Against the Gods: The Polemical Theology of the Old Testament, by John D. Currid. Wheaton, IL: Crossway Books. 2013. 141 pp. $17.99.
Over the last two centuries, archaeological discoveries in the Near East have uncovered a multitude of similarities between Hebrew culture and the surrounding pagan cultures. Surprisingly, many religious parallels have also been uncovered, leading many scholars and theologians to question the relationship between the Old Testament and the ancient Near East. Did the Hebrew authors borrow from pagan religion and change it to fit their beliefs, contextualizing the Bible to their time? Did the Hebrew God evolve from the gods of the surrounding cultures? Is Judaism merely the result of syncretism or worse, pure invention? John D. Currid, Professor of Old Testament at Reformed Theological Seminary and Project Director of the Bethsaida Excavation Project in Israel, offers a compelling alternative view that can help the reader better understand and interpret the Old Testament. He argues that the similarities between the biblical accounts and pagan writings were deliberate, carefully chosen parallels designed as a polemic against the Canaanite religions in order to reveal the true power and authority of the only God, Yahweh.
Polemical theology, a much neglected area of research, is “the use by biblical writers of the thought forms and stories that were common in ancient Near Eastern culture, while filling them with radically new meaning” (25). The trend of modern scholarship, Currid says, is to emphasize the similarities to the neglect of their foundational differences (23). Polemical theology attempts to highlight the profound distinctions, which reveal a deeper level of worldview, theology, and belief, drastically different from the surrounding pagan nations (57). Currid demonstrates that the biblical writers were thoroughly knowledgeable of the surrounding pagan cultures and religions, and they purposefully used parallels to critique pagan practice and contrast Yahweh, the one true God.
Unlike all the surrounding nations, which were rampantly polytheistic, the Hebrews were staunchly monotheistic. The gods of the pagan mythologies were created in the image of mankind, saw man as their slaves, and often behaved no better than humans themselves. By contrast, the God of the Hebrews created man in his image, values mankind as essential to the universe, and is the one who wills, initiates, and acts rightly (61). Furthermore, the religious literature of the Canaanites and Egyptians is written as mythology and accepted as mythology; the biblical writers wrote as recording actual historical events, “accentuat[ing] the work of Yahweh that was done in history over against what was merely accomplished in the imagination of the [pagan] writer” (126).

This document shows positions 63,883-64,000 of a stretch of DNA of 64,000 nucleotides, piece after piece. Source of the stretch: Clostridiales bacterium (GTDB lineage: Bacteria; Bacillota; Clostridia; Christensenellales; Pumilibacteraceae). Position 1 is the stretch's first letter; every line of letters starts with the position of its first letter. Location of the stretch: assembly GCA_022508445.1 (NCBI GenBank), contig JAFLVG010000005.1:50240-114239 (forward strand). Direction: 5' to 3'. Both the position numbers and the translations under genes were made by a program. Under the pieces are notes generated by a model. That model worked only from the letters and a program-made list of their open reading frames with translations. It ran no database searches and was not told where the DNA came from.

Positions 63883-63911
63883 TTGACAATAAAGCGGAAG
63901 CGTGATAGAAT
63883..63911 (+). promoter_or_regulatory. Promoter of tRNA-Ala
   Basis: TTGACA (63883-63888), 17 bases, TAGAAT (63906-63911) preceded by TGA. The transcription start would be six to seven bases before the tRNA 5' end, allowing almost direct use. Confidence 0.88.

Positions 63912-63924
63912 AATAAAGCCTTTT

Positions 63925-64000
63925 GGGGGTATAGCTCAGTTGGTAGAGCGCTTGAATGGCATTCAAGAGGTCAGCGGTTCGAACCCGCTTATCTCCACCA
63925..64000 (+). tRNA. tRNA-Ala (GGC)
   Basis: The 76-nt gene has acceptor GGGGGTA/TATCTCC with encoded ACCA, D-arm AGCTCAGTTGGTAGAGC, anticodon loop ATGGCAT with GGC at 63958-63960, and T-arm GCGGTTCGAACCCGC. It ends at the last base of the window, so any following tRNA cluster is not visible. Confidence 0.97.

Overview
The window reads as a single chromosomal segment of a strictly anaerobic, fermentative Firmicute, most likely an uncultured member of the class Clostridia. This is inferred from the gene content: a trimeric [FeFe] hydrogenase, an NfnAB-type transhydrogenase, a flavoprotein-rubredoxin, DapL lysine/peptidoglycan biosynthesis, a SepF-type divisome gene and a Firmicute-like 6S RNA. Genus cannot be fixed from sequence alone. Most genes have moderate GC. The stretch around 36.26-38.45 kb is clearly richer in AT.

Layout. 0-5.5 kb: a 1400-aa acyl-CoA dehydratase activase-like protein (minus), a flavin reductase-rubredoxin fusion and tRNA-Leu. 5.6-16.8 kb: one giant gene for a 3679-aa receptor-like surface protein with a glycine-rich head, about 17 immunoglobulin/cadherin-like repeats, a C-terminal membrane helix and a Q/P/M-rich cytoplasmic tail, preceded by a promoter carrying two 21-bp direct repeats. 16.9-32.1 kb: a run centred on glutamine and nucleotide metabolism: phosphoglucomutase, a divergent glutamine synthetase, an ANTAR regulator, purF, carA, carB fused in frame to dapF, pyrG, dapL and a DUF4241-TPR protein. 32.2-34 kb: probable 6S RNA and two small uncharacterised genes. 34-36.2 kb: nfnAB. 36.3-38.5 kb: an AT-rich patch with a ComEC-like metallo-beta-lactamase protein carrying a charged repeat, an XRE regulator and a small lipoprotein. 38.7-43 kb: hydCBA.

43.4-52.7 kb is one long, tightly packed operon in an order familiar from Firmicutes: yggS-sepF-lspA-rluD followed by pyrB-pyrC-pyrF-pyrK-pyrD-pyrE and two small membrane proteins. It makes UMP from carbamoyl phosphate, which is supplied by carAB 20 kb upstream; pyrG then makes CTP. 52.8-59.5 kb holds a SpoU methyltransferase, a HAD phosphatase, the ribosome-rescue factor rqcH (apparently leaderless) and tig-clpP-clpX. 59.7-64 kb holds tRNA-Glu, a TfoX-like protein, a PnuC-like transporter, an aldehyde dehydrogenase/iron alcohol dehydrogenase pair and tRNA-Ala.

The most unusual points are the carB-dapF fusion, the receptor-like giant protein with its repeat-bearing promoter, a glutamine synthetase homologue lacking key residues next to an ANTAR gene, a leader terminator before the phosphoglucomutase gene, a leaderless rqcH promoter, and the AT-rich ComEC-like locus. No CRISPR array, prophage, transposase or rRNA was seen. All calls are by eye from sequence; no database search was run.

Currid compares the biblical accounts of Creation, the Flood, Joseph and Potiphar’s wife, Moses and the Exodus, as well as examples from 1 Samuel, Isaiah, and the Psalms, to newly discovered literature of the surrounding Canaanite and Egyptian nations. The similarities are so striking and numerous that Currid says it cannot be mere chance; rather, he argues that the biblical authors deliberately paralleled key elements of pagan religions not only to expose the false nature of the pagan gods and reveal the true God, Yahweh, but to mock and humiliate them as inferior impostors, revealing the Hebrew religion to be ultimately superior. Two examples of this are Moses’s staff and the serpent – two objects venerated in Egyptian culture as representing authority and power. Moses, however, carried a mere shepherd’s staff (the Egyptians hated shepherds), which he threw down to become a snake (like the one adorning Pharaoh), which then proceeded to swallow the snakes of the Egyptian magicians, symbolizing to them not only a greater power, but assumption of their own power and authority, all of which both the Egyptians and Israelites would have understood. Thus, the biblical author shows through polemic that the one true God, Yahweh, triumphs and rules over the Egyptian false gods and the entire universe (119).
Currid presents a wealth of ancient Near East texts and accounts of biblical parallels in this work, explaining the polemical significance of each example. He gives a thorough introduction to polemical theology and makes a convincing case for viewing the Old Testament through a polemical lens as a means of gaining deeper insight and understanding. However, although he alludes to it, he does not contend that the source of cultural and religious commonalities is a common origin, that because Yahweh created all mankind, it is natural to understand how similar accounts would be passed down through generations, and then God set the record straight in his revelation of himself to the Hebrews. Instead, he puts the weight of responsibility on the choices of the biblical authors drawing parallels, rather than God himself choosing to reveal himself in parallels to show his ultimate superiority. But perhaps Currid avoids this argument intentionally to limit his book to contrasting biblical writers with other pagan writers of the ancient Near East, emphasizing the reasons for the similarities.
Against the Gods: The Polemical Theology of the Old Testament is an important work for conservative Christians because it uses scientific study of archaeological findings to support the authenticity of the Bible. It is also instructive for those who take a more liberal approach to the Bible. This is invaluable at a time “when a considerable number of scholars seek to diminish the originality and uniqueness of the Old Testament” (141). Students and scholars, ministers and lay persons will find this volume informative, engaging, and compelling.
Southwestern Baptist Theological Seminary